Phoenix woman roasts Suns owner Robert Sarver at city council meeting, calls him “so tight he squeaks” (VIDEO)

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The Phoenix Suns aren’t going to move. Owner Robert Sarver made a poorly-calculated threat to relocate the team to either Seattle or Las Vegas this week, something that was quickly walked back.

On Wednesday the Phoenix city council decided to postpone a vote on whether to help renovate Talking Stick Resort Arena, where the Suns play. Sarver has been lobbying for the renovations for some time, and wants public funding to do it.

But this is 2018, and people are wary of that sort of thing. The public is less likely to fork over the kind of unfettered public funds that most owners want, and people want a better return for their tax dollar these days.

Greta Rogers, a local area resident, voiced her concerns Wednesday night to the city council about them dealing with and potentially bending to Sarver’s will. Rogers’ comments to the council quickly became the thing of legend, with her calling Sarver “so tight he squeaks when he walks”.

Via Twitter:

That’s the right call in today’s day and age. Owners have far too much sway, and their stewardship of a public trust like a sports team shouldn’t allow them to influence taxpayers in the manner Sarver is attempting. In fact, it should be much the opposite.

Thanks to TV deals, Big 4 sports franchises are basically a license to print money. People don’t even need to show up to the stadium anymore — just look at most MLB parks. Owner-favorable tax deals, at least on the scale most cities hand out, are just bad business at this point.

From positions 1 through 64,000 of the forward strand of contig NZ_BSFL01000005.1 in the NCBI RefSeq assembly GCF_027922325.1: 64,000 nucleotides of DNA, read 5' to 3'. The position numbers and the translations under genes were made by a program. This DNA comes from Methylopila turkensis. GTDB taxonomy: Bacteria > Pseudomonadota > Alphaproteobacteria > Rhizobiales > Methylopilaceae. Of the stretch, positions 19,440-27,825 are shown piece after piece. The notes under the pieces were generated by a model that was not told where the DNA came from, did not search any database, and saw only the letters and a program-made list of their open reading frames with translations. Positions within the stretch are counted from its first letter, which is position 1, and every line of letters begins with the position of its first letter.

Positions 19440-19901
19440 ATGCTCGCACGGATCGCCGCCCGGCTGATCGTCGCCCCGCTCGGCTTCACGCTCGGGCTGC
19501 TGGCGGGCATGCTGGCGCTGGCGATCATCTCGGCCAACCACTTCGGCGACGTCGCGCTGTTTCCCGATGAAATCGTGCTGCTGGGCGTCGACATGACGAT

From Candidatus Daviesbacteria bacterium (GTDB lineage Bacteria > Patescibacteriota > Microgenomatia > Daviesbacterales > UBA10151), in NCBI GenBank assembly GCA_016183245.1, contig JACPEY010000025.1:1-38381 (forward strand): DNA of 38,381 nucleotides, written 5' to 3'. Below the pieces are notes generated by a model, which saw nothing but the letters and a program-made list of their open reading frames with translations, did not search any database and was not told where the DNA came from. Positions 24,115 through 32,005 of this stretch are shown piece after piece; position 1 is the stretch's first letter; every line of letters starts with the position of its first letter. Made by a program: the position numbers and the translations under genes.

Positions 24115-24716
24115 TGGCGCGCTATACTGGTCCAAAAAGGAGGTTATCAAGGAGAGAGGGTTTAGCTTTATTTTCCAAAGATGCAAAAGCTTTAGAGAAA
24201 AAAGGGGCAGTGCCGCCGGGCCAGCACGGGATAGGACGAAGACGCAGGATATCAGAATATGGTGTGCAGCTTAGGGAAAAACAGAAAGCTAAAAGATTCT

On Thursday Sarver issued a video via the team Twitter account that didn’t say much of anything, despite the intention. In it, Sarver said he was committed to keeping the Suns in downtown Phoenix, building a new practice facility, and renovating the stadium. He didn’t mention anything about paying for it himself, which you would think he could do with a rumored net worth of $400 million. Or the team could just do it, since it’s a billion-dollar enterprise that can take out loans like any other business. Because, you know, that’s how capital expenditures work.

Sarver’s clumsy attempt to bully money out of the city of Phoenix in a post-SuperSonics NBA was pretty laughable. Hopefully more folks like Greta Rogers keep the council’s feet to the fire.

Ex-Sacramento Kings executive to plead guilty to siphoning $13.4 million from the team

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SAN FRANCISCO (AP) — Court records show a former Sacramento Kings top executive has agreed to plead guilty to siphoning $13.4 million from the team to buy Southern California beachfront properties.

Federal prosecutors in Sacramento, California, on Wednesday filed charges and a plea agreement signed by former chief revenue officer Jeffrey David admitting to forging the team president’s signature to divert sponsorship payments to a bank account he controlled. Court records show the properties have been sold for $14.8 million, and the team is expected to recoup the stolen funds.

David is expected to plead guilty to wire fraud and identity theft in January and faces at least two years in prison, court records show.

David’s lawyer, Mark Reichel, didn’t return a call for comment.

The Sacramento Bee first reported the plea deal Wednesday.